Assets Under Management
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Assets Under Management

In finance, assets under management (AUM), sometimes called funds under management, measures the total market value of all the financial assets which an individual or financial institution--such as a mutual fund, venture capital firm, or depository institution--or a decentralized network protocol controls, typically on behalf of a client.[1] These funds may be managed for clients/users or for themselves in the case of a financial institution which has mutual funds or holds its own venture capital.[2] The definition and formula for calculating AUM may differ from one entity to another.[1]

Overview

Assets under management (AUM) is popular metric within the investment industry, as well as in the decentralized digital asset (aka cryptocurrency) space as a measure of the size of, as well as the success of an investment management entity.[3] The AUM of an entity is often compared with historical data to express the amount (or lack of) growth. It is also often compared with the AUM of competitors with an increase in AUM evidence of positive performance (growth). However, investment strategies may be capacity constrained. This means that the strategy's investment performance is adversely affected if it manages too much capital. Namely, its performance is adversely affected if its AUM exceeds the strategy's capacity.[4] As a result, these funds may be closed to new investors and oversubscribed.[5] For such funds, AUM may not be an accurate metric of the fund's success. For example, the SPDR S&P 500 index fund manages nearly US$400 billion in assets. It is not capacity constrained and it is still open to new investors. In contrast, Renaissance Technologies' Medallion Fund has significantly outperformed the S&P 500 index since its inception. However, it manages fewer assets (reportedly about US$34.8 billion[6]) than the SPDR S&P 500 index fund because it is oversubscribed and closed to new investors.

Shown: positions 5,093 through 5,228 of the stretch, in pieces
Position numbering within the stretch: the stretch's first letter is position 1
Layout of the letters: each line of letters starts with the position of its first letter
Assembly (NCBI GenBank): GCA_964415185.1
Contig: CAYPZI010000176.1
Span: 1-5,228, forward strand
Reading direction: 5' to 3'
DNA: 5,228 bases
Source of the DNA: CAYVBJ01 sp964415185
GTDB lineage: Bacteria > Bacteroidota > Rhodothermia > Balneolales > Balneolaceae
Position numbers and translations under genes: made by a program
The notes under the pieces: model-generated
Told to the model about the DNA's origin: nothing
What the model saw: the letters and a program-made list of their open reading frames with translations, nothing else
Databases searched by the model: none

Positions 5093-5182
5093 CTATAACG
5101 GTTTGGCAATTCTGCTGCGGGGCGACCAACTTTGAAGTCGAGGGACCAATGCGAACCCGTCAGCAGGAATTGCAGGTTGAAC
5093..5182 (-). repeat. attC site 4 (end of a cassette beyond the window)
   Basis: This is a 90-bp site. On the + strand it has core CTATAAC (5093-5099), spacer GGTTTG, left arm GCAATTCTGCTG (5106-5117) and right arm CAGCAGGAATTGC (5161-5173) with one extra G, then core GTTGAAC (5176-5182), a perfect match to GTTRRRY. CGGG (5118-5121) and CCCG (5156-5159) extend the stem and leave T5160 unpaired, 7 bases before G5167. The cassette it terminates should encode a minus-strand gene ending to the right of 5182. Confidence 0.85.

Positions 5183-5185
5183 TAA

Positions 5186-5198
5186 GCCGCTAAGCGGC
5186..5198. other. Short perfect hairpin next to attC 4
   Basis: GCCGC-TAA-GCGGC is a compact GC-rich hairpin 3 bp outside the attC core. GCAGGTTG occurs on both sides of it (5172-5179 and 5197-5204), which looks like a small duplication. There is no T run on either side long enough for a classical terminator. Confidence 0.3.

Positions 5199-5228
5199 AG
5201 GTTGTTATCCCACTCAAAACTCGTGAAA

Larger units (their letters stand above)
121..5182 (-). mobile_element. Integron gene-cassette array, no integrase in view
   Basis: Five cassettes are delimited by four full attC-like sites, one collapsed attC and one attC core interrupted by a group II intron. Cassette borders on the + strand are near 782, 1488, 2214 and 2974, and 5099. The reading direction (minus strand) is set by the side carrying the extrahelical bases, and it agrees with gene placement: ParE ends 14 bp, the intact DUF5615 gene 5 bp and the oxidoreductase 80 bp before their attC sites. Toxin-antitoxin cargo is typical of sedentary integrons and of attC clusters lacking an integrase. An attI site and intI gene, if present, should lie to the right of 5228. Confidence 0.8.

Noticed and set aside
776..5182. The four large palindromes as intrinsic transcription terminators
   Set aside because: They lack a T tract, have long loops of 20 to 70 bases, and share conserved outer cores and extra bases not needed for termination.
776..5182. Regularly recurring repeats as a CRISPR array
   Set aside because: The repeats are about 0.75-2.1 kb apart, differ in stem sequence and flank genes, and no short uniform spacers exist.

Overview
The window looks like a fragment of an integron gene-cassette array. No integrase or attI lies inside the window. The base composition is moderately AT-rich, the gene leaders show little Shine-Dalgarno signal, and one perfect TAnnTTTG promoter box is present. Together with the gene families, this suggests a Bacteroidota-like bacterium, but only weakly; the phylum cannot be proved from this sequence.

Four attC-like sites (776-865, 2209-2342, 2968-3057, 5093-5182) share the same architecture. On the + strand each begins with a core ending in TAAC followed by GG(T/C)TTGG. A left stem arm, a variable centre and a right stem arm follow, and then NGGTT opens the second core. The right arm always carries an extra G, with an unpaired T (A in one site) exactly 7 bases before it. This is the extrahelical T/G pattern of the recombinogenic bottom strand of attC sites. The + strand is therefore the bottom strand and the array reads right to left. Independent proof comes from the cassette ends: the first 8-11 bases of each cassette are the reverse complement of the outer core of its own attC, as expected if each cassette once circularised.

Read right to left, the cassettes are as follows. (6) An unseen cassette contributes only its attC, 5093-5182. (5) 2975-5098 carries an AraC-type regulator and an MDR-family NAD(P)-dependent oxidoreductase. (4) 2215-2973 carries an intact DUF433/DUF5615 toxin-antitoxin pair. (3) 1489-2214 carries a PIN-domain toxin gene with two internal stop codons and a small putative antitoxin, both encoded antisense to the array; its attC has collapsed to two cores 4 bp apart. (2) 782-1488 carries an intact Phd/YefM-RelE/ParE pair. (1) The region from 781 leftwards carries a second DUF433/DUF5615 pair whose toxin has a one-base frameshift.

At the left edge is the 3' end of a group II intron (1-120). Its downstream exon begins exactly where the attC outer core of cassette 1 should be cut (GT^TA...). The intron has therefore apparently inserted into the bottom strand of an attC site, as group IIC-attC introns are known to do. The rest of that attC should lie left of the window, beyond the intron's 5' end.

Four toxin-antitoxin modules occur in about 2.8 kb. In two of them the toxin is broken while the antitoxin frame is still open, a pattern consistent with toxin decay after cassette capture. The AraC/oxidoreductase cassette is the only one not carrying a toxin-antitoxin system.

Methods of calculating AUM can vary between firms or decentralized protocols. Investment management companies generally charge their clients fees as a proportion of assets under management, so assets under management, combined with the firm's average fee rate, are the key factors indicating an investment management company's top line revenue. The fee structure may depend on contracted arrangements between each client and the firm or fund. Decentralized protocols also use a variety of ways to incent growth of AUM, typically in the form of offering a return to those who serve the role of providing liquidity on the protocol.

Assets under management rise and fall. They may increase when investment performance is positive, or when new customers and new assets are brought into the firm. Rising AUM normally increases the fees which the firm generates. Conversely, AUM are reduced by negative investment performance, as well as redemptions or withdrawals, including fund closures, client defections and other generally adverse events. Lower AUM tend to result in lower fees generated.

Content

The precise definition of AUM varies by institution, as some firms may include certain assets as being "under management", while others may not. Some include bank deposits, mutual funds, and cash in their computation, while others only consider the discretionary funds that investors have given an advisor to trade on their behalf.

While different firms may include assets that others do not in their AUM computation, Assets Under Management typically include: